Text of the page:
The success of GANs for image restoration has impacted single image deblurring as well since Ramakrishnan  [37] first solved image deblurring by referring to the image translation idea [12]. Lately, Kupyn  [20] introduced DeblurGAN that exploited Wasserstein GAN [1] with the gradient penalty [9] and the perceptual loss [14].

2.2 Generative adversarial networks

A GAN [8] consists of two models: a discriminator and a generator , that form a two-player minimax game. The generator learns to produce artificial samples and is trained to fool the discriminator, in a goal to capture the real data distribution. In particular, as a popular GAN variant, conditional GANs [30] have been widely applied to image-to-image translation problems, with image restoration and enhancement as special cases. They take the label or an observed image in addition to the latent code as inputs.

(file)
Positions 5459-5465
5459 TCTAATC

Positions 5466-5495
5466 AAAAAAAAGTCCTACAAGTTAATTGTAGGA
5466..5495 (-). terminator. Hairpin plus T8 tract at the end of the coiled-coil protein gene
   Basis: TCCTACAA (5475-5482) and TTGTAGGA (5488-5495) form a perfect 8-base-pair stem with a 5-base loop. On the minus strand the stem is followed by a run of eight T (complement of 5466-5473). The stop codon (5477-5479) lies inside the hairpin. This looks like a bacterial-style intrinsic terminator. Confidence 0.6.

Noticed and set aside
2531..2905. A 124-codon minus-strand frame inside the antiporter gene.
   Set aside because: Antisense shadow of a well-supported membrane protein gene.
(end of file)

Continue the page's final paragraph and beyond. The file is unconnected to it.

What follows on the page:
The minimax game with the value function is formulated as the following [8] (fake-real labels set to ):

Such an objective function is notoriously hard to optimize, and one needs to deal with many challenges, e.g., mode collapse and gradient vanishing/explosion, during the training process. To fix the vanishing gradients and stabilize the training, Least Squares GANs discriminator [29]

tried to introduce a loss function that provides smoother and non-saturating gradient. The authors observe that the log-type loss in

[8] saturates quickly as it ignores the distance between to the decision boundary. In contrast, an loss provides gradients proportional to that distance, so that fake samples more far away from the boundary receive larger penalties. The proposed loss function also minimizes the Pearson divergence that leads to the better training stability. The LSGAN objective function is written as::